Most hatchlings would die without the move, marine wildlife experts say; watch a NASA timelapse video of the spreading oil spill at the end of this story
By Summit Voice
SUMMIT COUNTY — Federal and state wildlife officials in Florida said they will take the unprecedented step of moving 700 sea turtle nests to try and protect hatchlings from the Gulf oil spill and associated beach clean-up actions. The sea turtle eggs will be incubated and then released on Florida’s Atlantic coast.
Without the emergency plan, marine biologists say all of all of this year’s Northern Gulf of Mexico hatchlings would probably die. All six sea turtle species found in U.S. waters are on the endangered species list.
“Permitted nest surveyors have been in the field locating and marking nests daily since the start of the nesting season,” said Sandy MacPherson, national sea turtle coordinator for the U.S. Fish and Wildlife Service “Data on the nest location and the date deposited are being closely tracked. This allows us certainty in timing the nest collection phase of the plan.”
The idea is to collect and move the eggs at a point during the incubation cycle when they’re least susceptible to disturbance. Once collected, the nests will be packed in specially prepared Styrofoam boxes and transported to a secure, climate-controlled location on the east central coast of Florida where they will remain until incubation is complete.
MacPherson said most nests are laid by loggerhead turtles; however, a few nests are also possible from three other sea turtle species — Kemp’s ridley, leatherback, and green turtle. Get more information on sea turtle conservation from the U.S. Fish and Wildlife Service here.
“As hatchlings emerge they will be released on east central Florida beaches where they will be allowed to make their way to the ocean,” said Barbara Schroeder, NOAA Fisheries national sea turtle coordinator.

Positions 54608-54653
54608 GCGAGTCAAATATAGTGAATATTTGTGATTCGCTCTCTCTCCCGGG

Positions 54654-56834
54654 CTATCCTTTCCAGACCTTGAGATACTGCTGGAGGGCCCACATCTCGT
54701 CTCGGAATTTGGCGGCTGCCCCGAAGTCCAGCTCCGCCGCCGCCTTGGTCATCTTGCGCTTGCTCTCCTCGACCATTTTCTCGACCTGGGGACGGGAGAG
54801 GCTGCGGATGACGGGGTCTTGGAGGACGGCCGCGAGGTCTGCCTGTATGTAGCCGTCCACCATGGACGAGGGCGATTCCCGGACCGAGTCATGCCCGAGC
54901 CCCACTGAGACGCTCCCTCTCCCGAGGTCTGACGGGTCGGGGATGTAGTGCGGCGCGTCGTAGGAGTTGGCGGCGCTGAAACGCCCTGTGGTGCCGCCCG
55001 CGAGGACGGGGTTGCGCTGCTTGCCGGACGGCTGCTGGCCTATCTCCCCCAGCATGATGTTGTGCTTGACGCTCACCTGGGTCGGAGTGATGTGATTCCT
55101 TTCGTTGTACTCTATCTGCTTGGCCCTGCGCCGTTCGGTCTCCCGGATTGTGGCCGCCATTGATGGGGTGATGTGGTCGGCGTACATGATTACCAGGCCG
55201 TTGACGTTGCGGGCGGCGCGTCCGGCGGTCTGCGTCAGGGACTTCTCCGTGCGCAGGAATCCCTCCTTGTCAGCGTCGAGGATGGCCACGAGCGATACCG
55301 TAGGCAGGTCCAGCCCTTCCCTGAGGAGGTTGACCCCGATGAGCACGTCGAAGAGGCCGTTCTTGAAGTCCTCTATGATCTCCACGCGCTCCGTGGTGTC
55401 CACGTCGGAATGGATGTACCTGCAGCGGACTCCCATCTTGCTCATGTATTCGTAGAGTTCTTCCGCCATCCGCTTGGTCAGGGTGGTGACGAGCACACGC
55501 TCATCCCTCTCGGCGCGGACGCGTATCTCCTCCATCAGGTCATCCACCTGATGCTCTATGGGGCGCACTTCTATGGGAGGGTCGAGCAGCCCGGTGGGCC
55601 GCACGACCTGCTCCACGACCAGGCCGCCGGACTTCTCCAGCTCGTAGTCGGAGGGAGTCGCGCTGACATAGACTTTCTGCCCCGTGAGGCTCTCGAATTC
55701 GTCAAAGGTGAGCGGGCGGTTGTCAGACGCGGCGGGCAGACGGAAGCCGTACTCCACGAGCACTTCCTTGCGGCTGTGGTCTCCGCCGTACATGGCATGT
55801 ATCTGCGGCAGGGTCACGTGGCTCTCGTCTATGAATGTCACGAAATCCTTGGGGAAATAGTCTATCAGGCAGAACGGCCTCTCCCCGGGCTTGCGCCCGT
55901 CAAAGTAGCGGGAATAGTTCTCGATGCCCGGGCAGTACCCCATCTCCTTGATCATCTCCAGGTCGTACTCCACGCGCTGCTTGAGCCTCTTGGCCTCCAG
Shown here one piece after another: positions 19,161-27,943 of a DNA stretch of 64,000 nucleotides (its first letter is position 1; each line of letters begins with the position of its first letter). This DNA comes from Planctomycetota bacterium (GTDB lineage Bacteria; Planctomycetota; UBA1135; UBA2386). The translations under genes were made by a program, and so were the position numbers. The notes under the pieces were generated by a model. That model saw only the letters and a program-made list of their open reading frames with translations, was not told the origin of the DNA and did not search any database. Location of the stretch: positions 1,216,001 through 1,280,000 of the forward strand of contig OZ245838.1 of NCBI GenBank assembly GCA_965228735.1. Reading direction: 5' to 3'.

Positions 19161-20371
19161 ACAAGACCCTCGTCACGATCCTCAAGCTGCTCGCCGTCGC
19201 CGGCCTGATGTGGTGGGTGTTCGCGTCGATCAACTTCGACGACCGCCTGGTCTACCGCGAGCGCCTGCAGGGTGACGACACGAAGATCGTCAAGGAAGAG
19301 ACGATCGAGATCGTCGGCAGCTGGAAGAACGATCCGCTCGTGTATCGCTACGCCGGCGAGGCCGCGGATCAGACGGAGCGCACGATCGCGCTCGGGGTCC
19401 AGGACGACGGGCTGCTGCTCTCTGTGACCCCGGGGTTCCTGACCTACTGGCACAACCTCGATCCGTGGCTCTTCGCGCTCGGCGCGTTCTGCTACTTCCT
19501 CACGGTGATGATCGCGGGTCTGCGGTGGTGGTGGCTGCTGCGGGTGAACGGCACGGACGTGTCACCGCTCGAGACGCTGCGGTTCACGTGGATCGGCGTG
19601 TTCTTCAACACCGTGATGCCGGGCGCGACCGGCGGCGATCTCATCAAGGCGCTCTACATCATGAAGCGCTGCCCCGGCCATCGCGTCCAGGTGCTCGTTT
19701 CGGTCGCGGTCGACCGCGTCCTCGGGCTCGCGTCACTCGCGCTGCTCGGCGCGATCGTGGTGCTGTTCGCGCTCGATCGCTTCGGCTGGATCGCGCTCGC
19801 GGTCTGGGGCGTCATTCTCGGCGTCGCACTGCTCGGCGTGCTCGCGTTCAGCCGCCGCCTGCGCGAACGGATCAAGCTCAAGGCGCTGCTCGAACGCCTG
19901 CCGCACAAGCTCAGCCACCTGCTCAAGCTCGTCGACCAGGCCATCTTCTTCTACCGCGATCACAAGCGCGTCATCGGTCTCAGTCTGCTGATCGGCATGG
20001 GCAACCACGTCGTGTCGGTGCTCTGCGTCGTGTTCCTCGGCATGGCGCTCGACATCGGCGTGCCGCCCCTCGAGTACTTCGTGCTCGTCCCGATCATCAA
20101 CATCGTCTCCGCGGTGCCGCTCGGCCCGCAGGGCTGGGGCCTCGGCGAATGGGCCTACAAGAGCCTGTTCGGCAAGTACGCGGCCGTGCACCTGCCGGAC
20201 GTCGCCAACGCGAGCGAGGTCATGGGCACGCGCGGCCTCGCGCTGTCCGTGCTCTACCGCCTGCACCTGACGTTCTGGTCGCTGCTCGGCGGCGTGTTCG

“In developing this plan we realized early on that our expectations for success needed to be realistic,” MacPherson said. “On the one hand the activities identified in the protocols are extraordinary and would never be supportable under normal conditions. However, taking no action would likely result in the loss of all of this year’s Northern Gulf of Mexico hatchlings.”
The plan applies to nests deposited on Florida Panhandle and Alabama beaches during the 2010 nesting season only, as it is this year’s cohort in the Northern Gulf area which is at the highest risk for encountering oil after entering the ocean. Officials do not intend to implement these protocols elsewhere or in future years in this area.
Florida wildlife officials said that, at this point, they are not as concerned about impacts to sea turtle nests along the state’s southwest beaches.
“The loggerhead turtles produced on Southwest Florida beaches are part of a larger subpopulation that also nests on Florida’s Atlantic Coast beaches,” said RobinTrindell, with the Florida Fish and Wildlife Commission. “Thus, the likelihood that all or a significant portion of this 2010 cohort would be lost is highly improbable.”
Officials note that scientists continue to monitor the oil-spill situation and are prepared to consider additional options if and when needed. The complete plan, along with other wildlife related plans and recommended protocols, is available on-line at the FWS North Florida Ecological Services Office website.
Marine wildlife experts have located a total of 555 sea turtles in the spill zone as of June 25, with 123 turtles in rehabilitation centers. A total of 417 sea stranded sea turtles were found dead. Turtle strandings during this time period have been much higher in Louisiana, Mississippi, Alabama and the Florida Panhandle than in previous years for this same time period. This may be due in part to increased detection and reporting, but this does not fully account for the increase.
Biologists have also reported 54 stranded dolphins in the spill zone, a higher stranding rate than the historic numbers for the same time period in previous years. Officially, the wildlife agencies said that may be due to increased detection and reporting and the lingering effects of an earlier observed spike in strandings for the winter of 2010.
Filed under: BP Gulf oil spill, Environment, Marine biology, Summit County Colorado Tagged: | BP Gulf oil spill, Environment, gulf oil spill response, sea turtle nest relocation, sea turtles, Summit County, Summit County Colorado, Summit County News, US Fish and Wildlife Service